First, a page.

High-End Mouse for FPS Gamers
Razer are pumping out new gaming mice faster than ever before. The latest addition to their line-up is the Basilisk, a high-end mouse designed specifically for first-person shooter gaming. At $69.99, it’s in the upper end of wired mouse pricing, but for that price you get unique features and top-end hardware.
Let’s talk about the hardware first.
Like many flagship gaming mice, the Basilisk uses an optical sensor with a maximum DPI of 16,000, the ability to track up to 450 inches per second, and 1000 Hz polling. The switches are Razer/Omron mechanical switches, rated for up to 50 million clicks. At 107 grams, the Basilisk is a typical, moderate weight for a wired mouse.
This isn’t the first time we’ve seen this sensor: the same one is used in the wired Razer Lancehead. It’s an excellent sensor, with accurate tracking, a ludicrously high and basically unusable maximum DPI setting, and resistance to spin out errors. Low speed tracking is precise, and consistency of tracking in both straight lines and at angles is very good. The result is a mouse that performs largely without error in gaming situations.
I still don’t know how anyone could use a mouse at 16,000 DPI though. I used the Basilisk mostly around the 2,000 DPI mark, and even double that DPI is a challenge for me. 16,000 DPI? Well, approximately 4mm of movement sends the cursor from edge to edge of my 1440p ultrawide monitor.
Most aspects to this mouse’s design are not new or revolutionary, but it is designed for a certain type of user. The key feature here is the thumb rest, which I am a fan of, and a slightly curved design intended for right-handed users. The left click button is concave to capture your finger in a comfortable way, while the right click button slopes away to make the mouse easier to hold.
The arch isn’t as high as some mice like the DeathAdder, but it’s not flat either, which leads to a design I found to be very comfortable. The more aggressive curves of the DeathAdder are still my preference, though I can happily use the Basilisk for long periods without any comfort issues.
The construction of this mouse is great and assists with usability. The left and right sides are large sections of grooved rubber, while the main body is made from a smooth, matte plastic. Each main click button is a separate section of plastic, while the scroll wheel is raised quite prominently. On the base of the mouse are several large slide pads, assisting the mouse as it glides smoothly across most surfaces.
And this wouldn’t be a Razer product without RGB, so the Basilisk supports Chroma RGB in two sections: the main logo on the palm rest, and around the scroll wheel. As usual, you can customize everything using Razer’s Synapse utility.
The sniper clutch is an interesting and unique feature about this mouse.
The Basilisk is an eight-button mouse: left/right/scroll click, back and forward buttons on the left side, DPI buttons below the scroll wheel, and an additional sniper clutch that I’ll discuss further in a moment. The main mouse buttons have a solid, dependable click to them, while the scroll click has a bit of loose travel before it activates. The left forward/back buttons are very good with a deep yet satisfying click. The DPI buttons are hard to hit accidentally, which is good, though their position makes them less suitable for quick access in games. Every button is fully programmable.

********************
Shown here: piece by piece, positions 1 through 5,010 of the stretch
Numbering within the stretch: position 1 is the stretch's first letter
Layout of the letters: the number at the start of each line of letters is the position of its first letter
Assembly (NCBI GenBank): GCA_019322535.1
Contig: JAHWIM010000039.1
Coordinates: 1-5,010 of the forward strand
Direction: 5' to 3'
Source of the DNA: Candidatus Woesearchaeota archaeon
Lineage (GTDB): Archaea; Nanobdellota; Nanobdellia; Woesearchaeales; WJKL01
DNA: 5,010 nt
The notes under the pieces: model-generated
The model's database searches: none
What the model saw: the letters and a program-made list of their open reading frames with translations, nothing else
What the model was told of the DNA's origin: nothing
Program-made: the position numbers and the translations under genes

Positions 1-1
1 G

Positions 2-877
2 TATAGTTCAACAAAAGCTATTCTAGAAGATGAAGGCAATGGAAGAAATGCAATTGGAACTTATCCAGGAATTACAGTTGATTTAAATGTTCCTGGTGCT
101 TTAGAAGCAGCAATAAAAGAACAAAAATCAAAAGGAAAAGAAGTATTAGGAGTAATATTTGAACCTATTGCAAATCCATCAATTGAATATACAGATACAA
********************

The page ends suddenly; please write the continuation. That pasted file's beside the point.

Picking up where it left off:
The sniper clutch is an interesting and unique feature about this mouse. Sniper buttons themselves aren’t new, it’s something a handful of mice have included in the past, so FPS gamers can quickly ramp down the DPI to its lowest setting. When you want to snipe, you can press the sniper button for much better accuracy from normal mouse movements, then unpress the button later for regular gameplay. Having this sort of button does come in handy quite often if you play FPS games as a sniper.
The main issue with a lot of sniper buttons is that they get in the way of normal use and general comfort. With the Basilisk, however, the clutch design to the sniper button allows the mouse to remain comfortable during everyday usage, but the button is still close enough to your thumb that it’s easily accessible. And the clutch actuation has been designed in such a way that a natural, comfortable thumb movement can activate the sniper mode, while preventing accidental activations.
The best part of the sniper clutch is its customizability. The button can be replaced with two other options: a shorter clutch variant, or a stopper that disables the button entirely. If you find the clutch is getting in the way, this allows you to change it out to something that is more comfortable.
The other aspect to this mouse that can be customized is the scroll wheel. The Basilisk includes an adjustable resistance wheel on the bottom of the mouse, which can transform the scroll wheel from an extremely clicky wheel, to something fully smooth. Lots of people love smooth scroll wheels, but most mice don’t come with smooth scrolls, so it’s neat to see this feature added on the Basilisk.
Several aspects to the mouse can be customized using Razer's Synapse 3.0 software, which is a pretty decent utility made even better in its latest iteration. Synapse allows you to customize the buttons, set the RGB lighting, change the DPI, and even calibrate the mouse for different mousepads. Oh, and there's support for macros as well.
For $70, the Basilisk is essentially the complete package for FPS gamers. If you like this sort of mouse design, it’s hard to think of what more Razer could add to improve the experience. The 16,000 DPI optical sensor is excellent, the selection of buttons is great (especially the customizable sniper clutch), there’s RGB support, and adjustable scroll resistance. Perhaps the only thing this mouse lacks is weight adjustment, but even without that feature, it’s an excellent option.